Multiple Myeloma: The View from ASH 2018
Multiple myeloma (MM) is a deadly bone marrow cancer. In recent years, the treatment landscape for this disease has improved considerably. However, most patients still relapse and the need for new and better therapeutic options endures.
Encouraging news about several approaches were reported at the American Society of Hematology (ASH) in December. Results from a Phase 3 trial combining Johnson & Johnson’s Darzalex (daratumumab) with the commonly used MM drugs Revlimid (lenalidomide) and the immunosuppressant dexamethasone reduced the risk of death for newly diagnosed patients not eligible for bone marrow transplant by 44% — an achievement that some experts were hailing as a new standard of care.
The latest approach to treating MM, however, centers on the use of chimeric antigen receptor T-cell (CAR-T) therapies that target B-cell maturation antigen (BCMA). Several groups who are developing BCMA-CAR-T therapeutics, including Bluebird/Celgene, Nanjing Legend Biotech/Johnson & Johnson, and Poseida Therapeutics, reported encouraging Phase 1 and 2 data in heavily pretreated patients. Each study resulted in very high overall rates of response as well as sizeable numbers of complete responses. However, questions remain about the durability of the responses, and serious cases of cytokine release syndrome, a potentially fatal adverse event that has plagued CAR-T therapies, remain a risk. Bluebird/Celgene has now enrolled a pivotal study (KarMMA) of BB2121, its CAR-T therapeutic, and hopes to file for approval in 2020; Poseida expects to begin a pivotal trial in 2019 and file for approval by the end of 2020. A variety of other companies in both the United States and China are developing further BCMA-CAR-T treatments.
Further potential competition amongst BCMA-targeting agents has emerged in the form of bi-specific antibodies that simultaneously bind and bring together T-cells (targeting the CD3 antigen on their surface) with cancer cells expressing BCMA. Amgen presented data from a Phase 1 dose-ranging study of AMG420, its BCMA bi-specific antibody, which is administered via a four-week continuous infusion. Of the 10 heavily pretreated patients receiving a 440 μg/day dose, seven responded — and six were still responding after 7.5 months. Four patients had complete responses with no residual malignant cells in their bone marrow. However, while no patients receiving lower doses of AMG420 (up to 400 μg/day) had significant adverse events, several patients treated at higher doses experienced infections and one developed a serious peripheral neuropathy. Amgen is also developing a follow-on version of the bi-specific antibody with a longer half-life, which the company hopes will reduce the inconvenience of the drug’s administration compared to AMG420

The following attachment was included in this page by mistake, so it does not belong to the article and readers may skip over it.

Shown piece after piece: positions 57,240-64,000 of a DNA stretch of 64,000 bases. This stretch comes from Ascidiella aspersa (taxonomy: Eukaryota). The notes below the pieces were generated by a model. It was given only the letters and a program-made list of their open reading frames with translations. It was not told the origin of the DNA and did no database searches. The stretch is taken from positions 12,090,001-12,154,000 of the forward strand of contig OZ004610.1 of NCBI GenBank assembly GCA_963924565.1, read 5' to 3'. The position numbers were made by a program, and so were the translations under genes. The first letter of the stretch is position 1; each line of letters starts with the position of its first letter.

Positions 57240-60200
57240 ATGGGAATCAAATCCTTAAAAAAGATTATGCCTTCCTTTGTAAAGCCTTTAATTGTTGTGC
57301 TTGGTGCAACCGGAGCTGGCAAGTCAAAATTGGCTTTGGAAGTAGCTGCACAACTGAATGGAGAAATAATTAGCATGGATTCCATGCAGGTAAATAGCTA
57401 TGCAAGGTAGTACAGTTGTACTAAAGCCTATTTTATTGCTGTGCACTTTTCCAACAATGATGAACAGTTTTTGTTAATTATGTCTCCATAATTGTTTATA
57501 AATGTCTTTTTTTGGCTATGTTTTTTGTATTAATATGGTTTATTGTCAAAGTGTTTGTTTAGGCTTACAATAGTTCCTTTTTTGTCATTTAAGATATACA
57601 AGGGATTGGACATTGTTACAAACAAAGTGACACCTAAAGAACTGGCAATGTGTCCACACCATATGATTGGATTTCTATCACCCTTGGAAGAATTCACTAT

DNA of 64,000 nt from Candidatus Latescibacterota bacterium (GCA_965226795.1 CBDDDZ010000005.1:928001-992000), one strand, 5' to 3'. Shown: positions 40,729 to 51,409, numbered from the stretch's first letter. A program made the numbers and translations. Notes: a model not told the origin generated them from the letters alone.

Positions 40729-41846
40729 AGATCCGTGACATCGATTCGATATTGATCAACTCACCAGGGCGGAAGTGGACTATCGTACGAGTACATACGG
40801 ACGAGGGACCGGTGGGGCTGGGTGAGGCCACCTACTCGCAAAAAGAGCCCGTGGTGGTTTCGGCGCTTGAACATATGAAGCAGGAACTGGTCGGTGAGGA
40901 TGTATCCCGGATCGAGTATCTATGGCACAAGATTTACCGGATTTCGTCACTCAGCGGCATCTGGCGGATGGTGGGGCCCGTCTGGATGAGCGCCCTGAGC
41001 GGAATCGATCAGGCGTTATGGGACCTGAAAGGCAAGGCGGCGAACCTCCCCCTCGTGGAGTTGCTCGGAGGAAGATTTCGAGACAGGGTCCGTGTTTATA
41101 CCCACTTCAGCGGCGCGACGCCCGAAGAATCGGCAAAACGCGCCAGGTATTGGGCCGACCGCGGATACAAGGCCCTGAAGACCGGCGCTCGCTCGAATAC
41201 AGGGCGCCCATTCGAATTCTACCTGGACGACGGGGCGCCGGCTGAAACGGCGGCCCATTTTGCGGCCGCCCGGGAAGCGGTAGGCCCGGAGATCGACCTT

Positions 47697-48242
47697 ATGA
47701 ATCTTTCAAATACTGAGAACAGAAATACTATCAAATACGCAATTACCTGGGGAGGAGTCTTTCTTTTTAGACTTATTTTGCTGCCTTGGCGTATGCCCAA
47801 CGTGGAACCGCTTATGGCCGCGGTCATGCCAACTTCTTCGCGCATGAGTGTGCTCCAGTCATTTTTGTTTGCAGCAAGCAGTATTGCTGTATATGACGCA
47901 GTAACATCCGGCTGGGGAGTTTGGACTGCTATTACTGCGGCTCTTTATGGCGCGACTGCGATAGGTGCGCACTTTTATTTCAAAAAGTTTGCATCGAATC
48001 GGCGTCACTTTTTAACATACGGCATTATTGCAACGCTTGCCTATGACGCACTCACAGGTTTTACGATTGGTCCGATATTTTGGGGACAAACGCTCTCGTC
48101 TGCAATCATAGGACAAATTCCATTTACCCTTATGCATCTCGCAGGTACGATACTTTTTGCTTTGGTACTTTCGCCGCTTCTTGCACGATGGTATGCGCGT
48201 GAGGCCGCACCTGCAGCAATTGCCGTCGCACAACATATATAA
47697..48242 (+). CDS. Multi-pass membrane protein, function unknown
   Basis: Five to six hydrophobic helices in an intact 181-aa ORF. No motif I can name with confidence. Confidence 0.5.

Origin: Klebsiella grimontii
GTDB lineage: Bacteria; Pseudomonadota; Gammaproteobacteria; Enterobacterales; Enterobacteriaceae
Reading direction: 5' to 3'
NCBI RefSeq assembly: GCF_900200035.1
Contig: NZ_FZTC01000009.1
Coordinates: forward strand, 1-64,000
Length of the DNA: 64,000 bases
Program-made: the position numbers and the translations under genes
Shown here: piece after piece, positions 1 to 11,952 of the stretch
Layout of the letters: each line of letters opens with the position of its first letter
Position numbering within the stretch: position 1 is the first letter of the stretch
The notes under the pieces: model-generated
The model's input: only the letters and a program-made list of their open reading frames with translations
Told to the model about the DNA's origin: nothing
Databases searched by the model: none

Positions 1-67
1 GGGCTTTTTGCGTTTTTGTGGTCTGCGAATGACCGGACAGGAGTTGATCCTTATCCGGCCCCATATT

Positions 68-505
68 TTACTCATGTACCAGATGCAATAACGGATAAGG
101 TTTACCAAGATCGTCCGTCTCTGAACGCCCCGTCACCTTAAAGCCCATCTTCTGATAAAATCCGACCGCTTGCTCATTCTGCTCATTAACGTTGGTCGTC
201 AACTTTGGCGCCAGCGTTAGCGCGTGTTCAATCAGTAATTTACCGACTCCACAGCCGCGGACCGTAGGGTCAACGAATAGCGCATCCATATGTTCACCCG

Bi-specific antibodies are also under development for the treatment of relapsed B-cell lymphoma. Regeneron presented data on a CD20-targeted bispecific antibody (CD20xCD3), which achieved an 80% complete response rate in a small study of a once-weekly treatment in heavily pretreated patients with follicular lymphoma. The company expects to conduct a pivotal study of this antibody in 2019. Regeneron is also developing other bi-specific antibodies, including a BCMA-targeting treatment for MM that will enter clinical trials during 2019, and one targeting MUC16 for the treatment of ovarian cancer, currently in early stage clinical trials.
It’s too early to say whether bi-specific antibodies will pose serious competition to CAR-T therapeutics, as they are earlier in development and there is not yet much data on the durability of patient response. As off-the-shelf treatments that can be provided immediately, bi-specific antibodies offer some advantages over the four-week wait for CAR-Ts, which must be generated individually for each patient. Furthermore, relatively few treatment centers can currently provide CAR-T therapies. Bi-specifics are also likely to be less expensive. However, response rates to date for bi-specific antibodies have been slightly lower than those seen for CAR-T treatments (at least in MM), and bi-specific antibodies have also been associated with some serious adverse events.